Asked about his opinions on the Duchess of Sussex and royal engagement in politics, both of which have caused Charles and his family scrutiny over the past months, the Prince declined to comment.

Prince Charles shakes hands with the hundreds of spectators who watched his speech – but he ignores a line of questioning!

The event also featured drumming, a penny farthing and children singing about climate change.

The ceremony was part of a tour Charles and Camilla took with Charles’ son Prince William, the Duke of Cambridge, and his wife Kate Middleton, Duchess of Cambridge, of Leicestershire.

Among other things, this saw Prince William play wheelchair basketball, and Charles pushed his wheelchair closer to the basket to help his son score.

The speech Prince Charles gave at Leicester Market:

“Ladies and gentlemen, can I just say what an enormous pleasure it is for my wife and myself to be here today?

“We apologise for keeping you all waiting through hailstorms and other weather events and also if I may say so from preventing you from shopping in the splendid market here, which we so enjoyed seeing.

“It is a really special occasion for us to be able to visit Leicester and I do hope this city square will make a huge difference to all your lives.

“Ladies and gentlemen, thank you for your incredibly kind welcome.

“It really has made a whole difference to us and I do hope this great city continues to have great success in the future.

“Nothing could give me greater pleasure than to unveil this plaque and to reopen the square.”

Watch the videos for more.

A lady rides a large penny farthing while the backing music to a primary school singing a song called “Stop This Now” about climate change plays
Charles with his entourage. He has been getting active in the political scene, speaking on such issues as climate change and the Israel-Palestine conflict, and thereby breaking royal tradition
Charles was on a tour of Leicestershire
It has been a difficult start to the year for the royal family, who have been hit with the resignation of Prince Harry and Meghan Markle as royals.


Slideshow: All the pictures from the Royal visit to Leicester

Students at DMU test their skills in cross-faculty crime scene investigation

By Perry Johnson

Drama students at De Montfort University pushed their improvisational skills to the limit this week as they acted in a simulated crime scene being investigated by Policing and Criminal Investigation students in a cross-faculty exercise.

The exchange, which took place on Monday(OCT14), saw several groups of Policing students investigate the crime scene, interrogate the actors as witnesses and deal with various issues that may arise in a real-life crime scene.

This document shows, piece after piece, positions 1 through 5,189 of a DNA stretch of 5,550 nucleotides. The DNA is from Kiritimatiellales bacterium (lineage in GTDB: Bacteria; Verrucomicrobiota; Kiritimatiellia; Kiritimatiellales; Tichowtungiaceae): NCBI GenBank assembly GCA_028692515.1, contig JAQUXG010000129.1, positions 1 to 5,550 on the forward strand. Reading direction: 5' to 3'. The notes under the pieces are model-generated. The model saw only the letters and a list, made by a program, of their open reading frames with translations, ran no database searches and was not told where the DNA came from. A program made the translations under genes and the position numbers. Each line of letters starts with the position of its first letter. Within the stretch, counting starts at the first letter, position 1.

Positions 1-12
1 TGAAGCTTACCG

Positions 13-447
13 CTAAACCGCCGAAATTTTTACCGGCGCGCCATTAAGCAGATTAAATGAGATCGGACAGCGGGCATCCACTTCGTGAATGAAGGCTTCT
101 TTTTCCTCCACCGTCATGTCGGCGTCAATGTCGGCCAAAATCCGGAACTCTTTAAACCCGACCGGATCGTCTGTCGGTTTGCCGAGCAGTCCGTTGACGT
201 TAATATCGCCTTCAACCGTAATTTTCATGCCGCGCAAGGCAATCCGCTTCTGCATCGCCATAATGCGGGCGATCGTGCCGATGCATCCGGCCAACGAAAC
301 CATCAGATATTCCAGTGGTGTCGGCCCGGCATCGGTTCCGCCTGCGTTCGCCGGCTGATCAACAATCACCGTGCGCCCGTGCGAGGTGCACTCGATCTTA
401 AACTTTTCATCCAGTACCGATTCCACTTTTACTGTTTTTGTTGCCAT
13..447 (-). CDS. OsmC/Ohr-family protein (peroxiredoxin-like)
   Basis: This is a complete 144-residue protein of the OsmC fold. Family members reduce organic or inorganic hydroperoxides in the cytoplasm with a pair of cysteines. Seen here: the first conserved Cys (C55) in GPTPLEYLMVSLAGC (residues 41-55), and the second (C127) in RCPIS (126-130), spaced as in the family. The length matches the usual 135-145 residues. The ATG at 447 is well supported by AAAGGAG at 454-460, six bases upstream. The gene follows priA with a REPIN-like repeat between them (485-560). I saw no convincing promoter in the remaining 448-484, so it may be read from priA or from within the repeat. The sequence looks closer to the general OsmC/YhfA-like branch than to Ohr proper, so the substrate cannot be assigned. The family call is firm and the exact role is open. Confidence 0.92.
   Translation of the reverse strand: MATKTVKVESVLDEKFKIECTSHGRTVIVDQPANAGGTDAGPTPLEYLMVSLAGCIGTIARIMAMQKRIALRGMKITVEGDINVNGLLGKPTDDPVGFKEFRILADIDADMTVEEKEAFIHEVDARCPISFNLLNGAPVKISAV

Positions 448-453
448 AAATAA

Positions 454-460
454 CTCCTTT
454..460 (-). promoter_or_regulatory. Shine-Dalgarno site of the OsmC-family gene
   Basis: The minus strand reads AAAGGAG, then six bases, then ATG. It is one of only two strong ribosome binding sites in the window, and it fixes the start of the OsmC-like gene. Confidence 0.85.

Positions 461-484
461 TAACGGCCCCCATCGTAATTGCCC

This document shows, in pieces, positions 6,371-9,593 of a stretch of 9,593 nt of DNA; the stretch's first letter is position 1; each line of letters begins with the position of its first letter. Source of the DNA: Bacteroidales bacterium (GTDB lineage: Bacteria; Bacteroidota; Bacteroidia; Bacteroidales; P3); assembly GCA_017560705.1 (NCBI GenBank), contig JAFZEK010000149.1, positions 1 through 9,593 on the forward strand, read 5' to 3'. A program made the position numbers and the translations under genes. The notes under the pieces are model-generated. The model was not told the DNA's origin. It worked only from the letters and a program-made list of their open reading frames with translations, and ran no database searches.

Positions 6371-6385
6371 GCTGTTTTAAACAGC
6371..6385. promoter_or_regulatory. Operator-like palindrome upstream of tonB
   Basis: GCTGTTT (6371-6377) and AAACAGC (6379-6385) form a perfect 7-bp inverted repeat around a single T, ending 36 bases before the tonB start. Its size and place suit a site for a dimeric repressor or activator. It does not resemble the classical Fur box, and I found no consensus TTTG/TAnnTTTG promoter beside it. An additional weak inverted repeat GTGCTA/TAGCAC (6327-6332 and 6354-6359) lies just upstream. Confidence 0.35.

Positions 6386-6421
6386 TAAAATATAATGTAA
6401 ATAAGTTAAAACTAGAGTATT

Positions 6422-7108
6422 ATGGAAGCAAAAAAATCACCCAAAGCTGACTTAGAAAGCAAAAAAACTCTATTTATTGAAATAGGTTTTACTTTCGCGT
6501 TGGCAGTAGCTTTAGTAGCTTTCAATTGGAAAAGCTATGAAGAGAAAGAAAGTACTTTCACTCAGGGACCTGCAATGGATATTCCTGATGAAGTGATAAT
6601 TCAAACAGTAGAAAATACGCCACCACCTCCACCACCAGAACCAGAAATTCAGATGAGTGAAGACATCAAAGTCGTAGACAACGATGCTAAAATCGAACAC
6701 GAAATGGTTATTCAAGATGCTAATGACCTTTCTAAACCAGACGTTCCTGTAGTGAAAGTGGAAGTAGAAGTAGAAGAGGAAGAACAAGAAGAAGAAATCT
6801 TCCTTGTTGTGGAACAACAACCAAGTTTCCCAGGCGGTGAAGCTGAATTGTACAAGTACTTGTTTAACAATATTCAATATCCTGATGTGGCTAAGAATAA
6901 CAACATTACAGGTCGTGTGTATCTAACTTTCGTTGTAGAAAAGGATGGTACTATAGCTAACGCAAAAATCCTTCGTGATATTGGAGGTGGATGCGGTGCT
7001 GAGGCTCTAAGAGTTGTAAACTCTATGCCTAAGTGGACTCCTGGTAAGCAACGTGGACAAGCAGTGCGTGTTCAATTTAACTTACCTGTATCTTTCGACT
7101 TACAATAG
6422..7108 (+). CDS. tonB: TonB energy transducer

Policing and Criminal Investigation students inspect the scene:
From left – Imogen Alps (21), Shantel Obeng (20), Mubeshra Chaudhry (20), Gabrielle Forde (20), and Robyn Jennings (21)

Dr Alissa Clarke, senior lecturer for drama at DMU, said: “It’s really interesting watching our students throw themselves into the scenario so wholeheartedly; all whilst responding really thoughtfully and sensitively to the crime in question.

“It makes me realise how excellently our students can feedback and reflect on the skills they are using – it is a skill we really try to develop in students and one that is shared between these two courses that are really different.”

The cross-discipline activity, which has run annually for about four years, was held in the university’s on-campus ‘crime scene house’ and, whilst the exercise will not count towards the drama students’ grades, it provided both sides with the opportunity to put skills they have learned into practice.


Drama students acted as witnesses, journalists and people involved with the crime:
From left – Reece Reidy (19), Meredith Sawers (19), Kiana Smithdale (20), Meera Joshi (21)

Reece Reidy, a second-year Drama student involved, said: “I had to put myself into the situation and that mind frame so it felt very real; and I think it makes other people take drama more seriously.”

Gabrielle Forde, one of the third-year Policing and Criminal Investigation students in the exercise, said: “We get the theory part and we get the education part but with this we get the actual police practice which is good if you don’t get the opportunity to do real work experience for your desired job.”